Climate Change, Water Insecurity, and Urban Dengue Transmission in Variable Landscapes
This transdiciplinary project seeks to understand the effects household adaptation to climate-driven water insecurity on the abundance and productivity of the mosquito vectors of the dengue virus. Using remotely sensed, field and experimental data, we will then model how reduction of A. aegypti production affects the risk of dengue epidemics in different types of neighborhoods in three cities in Colombia. The results of this project will guide the development of sustained household water adaptation strategies to maximize the suppression of dengue transmission.
Environmental Determinants of Urban Leptospirosis in Slum Communities in Salvador, Brazil
Currently, half of the world’s population lives in urban areas, and one billion live in slum communities. While there has been an increased interest in predicting the spread of urban slum areas, few studies have examined urban ecology and land use in these areas. Remote sensing combined with other spatial datasets have become an important tool in measuring land cover and land use, and has been increasingly used in urban environments to study poverty and inequality. We have assessed the association between remotely sensed proxies and census derived measures of deprivation in Salvador, Brazil. The use of remotely sensed data can be used to disaggregate census block data to decrease the spatial uncertainty and generate a more accurate map of urban slums.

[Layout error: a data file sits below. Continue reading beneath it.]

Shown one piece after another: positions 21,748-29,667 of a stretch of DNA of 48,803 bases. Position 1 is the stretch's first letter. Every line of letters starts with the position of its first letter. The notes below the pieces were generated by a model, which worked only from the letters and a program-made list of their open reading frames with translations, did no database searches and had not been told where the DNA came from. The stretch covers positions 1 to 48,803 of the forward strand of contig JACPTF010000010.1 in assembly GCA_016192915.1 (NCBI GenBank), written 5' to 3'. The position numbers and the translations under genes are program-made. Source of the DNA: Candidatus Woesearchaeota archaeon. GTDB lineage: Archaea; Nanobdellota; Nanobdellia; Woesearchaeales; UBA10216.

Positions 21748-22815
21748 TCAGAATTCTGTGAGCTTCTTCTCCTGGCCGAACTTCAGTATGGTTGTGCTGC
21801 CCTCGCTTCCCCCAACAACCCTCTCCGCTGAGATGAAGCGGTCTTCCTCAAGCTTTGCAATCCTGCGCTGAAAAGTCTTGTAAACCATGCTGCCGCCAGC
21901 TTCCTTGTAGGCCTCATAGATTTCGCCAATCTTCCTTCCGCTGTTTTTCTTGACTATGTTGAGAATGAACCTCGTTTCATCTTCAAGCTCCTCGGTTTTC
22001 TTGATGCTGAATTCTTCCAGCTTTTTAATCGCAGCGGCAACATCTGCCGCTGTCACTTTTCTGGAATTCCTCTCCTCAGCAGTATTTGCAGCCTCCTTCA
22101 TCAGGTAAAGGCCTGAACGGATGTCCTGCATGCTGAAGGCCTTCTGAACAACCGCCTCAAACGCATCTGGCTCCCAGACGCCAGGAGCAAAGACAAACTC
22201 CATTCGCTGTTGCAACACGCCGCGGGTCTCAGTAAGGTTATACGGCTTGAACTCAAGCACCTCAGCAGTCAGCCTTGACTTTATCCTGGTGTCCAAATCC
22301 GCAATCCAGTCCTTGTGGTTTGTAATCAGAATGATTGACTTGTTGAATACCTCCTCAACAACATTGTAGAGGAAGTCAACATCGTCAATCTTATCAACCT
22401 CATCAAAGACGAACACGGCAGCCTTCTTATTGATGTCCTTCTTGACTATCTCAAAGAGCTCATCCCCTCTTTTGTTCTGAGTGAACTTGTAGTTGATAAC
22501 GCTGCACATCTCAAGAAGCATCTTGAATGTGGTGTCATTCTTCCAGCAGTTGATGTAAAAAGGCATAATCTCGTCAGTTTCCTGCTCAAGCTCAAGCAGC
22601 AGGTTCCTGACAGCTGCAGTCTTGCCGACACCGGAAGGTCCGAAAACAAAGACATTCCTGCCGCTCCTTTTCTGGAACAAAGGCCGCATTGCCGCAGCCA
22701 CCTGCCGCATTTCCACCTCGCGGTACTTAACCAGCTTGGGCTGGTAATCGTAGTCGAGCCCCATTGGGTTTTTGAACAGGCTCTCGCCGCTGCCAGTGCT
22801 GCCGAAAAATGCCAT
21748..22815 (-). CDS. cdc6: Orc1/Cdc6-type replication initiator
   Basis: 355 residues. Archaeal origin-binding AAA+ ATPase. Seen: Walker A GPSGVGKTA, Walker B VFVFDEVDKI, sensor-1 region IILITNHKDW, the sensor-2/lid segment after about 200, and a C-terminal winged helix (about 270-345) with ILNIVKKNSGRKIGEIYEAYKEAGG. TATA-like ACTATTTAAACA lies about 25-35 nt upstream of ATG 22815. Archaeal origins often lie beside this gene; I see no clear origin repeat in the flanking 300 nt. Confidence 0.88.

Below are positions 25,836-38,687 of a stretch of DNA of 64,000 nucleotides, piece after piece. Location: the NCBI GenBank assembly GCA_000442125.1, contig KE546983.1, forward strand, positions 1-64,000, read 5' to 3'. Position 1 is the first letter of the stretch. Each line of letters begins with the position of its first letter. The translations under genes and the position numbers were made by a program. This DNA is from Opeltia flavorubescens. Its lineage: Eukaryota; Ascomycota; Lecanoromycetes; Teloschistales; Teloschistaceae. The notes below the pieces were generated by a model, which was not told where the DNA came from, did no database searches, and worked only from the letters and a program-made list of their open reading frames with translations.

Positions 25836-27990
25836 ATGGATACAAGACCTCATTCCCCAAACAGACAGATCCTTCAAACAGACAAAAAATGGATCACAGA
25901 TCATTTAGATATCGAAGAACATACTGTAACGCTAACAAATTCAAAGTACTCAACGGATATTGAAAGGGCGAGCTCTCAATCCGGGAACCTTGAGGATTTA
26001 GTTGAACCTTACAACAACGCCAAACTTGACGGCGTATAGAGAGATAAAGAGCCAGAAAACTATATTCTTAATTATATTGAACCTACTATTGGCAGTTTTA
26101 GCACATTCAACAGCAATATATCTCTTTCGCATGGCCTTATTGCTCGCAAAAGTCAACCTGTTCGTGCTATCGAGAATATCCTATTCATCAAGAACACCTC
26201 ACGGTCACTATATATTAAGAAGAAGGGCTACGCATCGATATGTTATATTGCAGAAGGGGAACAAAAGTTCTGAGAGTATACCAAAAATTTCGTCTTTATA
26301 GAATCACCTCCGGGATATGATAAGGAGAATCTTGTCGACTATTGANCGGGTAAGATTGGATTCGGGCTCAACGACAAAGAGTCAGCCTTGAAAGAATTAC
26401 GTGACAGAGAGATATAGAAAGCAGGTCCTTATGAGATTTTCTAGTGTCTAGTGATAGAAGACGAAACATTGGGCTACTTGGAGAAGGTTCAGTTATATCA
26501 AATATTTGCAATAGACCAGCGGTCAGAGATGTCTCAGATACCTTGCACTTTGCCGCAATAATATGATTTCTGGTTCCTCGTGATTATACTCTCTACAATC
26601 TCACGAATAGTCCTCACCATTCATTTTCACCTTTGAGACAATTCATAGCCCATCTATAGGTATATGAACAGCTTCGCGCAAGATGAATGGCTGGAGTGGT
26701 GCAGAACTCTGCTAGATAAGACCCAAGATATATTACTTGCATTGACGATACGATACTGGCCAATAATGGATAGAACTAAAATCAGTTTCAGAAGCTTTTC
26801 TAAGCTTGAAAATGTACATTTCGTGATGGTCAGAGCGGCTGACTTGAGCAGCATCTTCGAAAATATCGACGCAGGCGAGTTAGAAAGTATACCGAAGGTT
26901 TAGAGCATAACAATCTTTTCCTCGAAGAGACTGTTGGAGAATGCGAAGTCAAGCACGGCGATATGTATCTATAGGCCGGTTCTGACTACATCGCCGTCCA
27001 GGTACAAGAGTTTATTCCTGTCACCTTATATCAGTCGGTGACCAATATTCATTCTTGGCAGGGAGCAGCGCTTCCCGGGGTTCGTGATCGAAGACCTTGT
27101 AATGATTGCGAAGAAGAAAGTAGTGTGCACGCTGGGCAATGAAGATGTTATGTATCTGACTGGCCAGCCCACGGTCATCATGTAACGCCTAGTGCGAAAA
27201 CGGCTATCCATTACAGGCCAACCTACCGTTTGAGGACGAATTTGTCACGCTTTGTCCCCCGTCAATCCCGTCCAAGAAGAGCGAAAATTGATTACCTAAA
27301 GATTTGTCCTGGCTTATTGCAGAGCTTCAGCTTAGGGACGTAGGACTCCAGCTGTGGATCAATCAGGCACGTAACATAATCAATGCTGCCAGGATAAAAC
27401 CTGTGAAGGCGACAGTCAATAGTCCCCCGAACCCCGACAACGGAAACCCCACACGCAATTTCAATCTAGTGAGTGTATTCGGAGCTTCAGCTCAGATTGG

Degrees of Dengue
Urbanization and climate change are being analyzed by the Yale School of Public Health to determine how such variables affect a deadly tropical disease. Article appearing on page 33 of the spring 2011 edition of Yale Public Health magazine.
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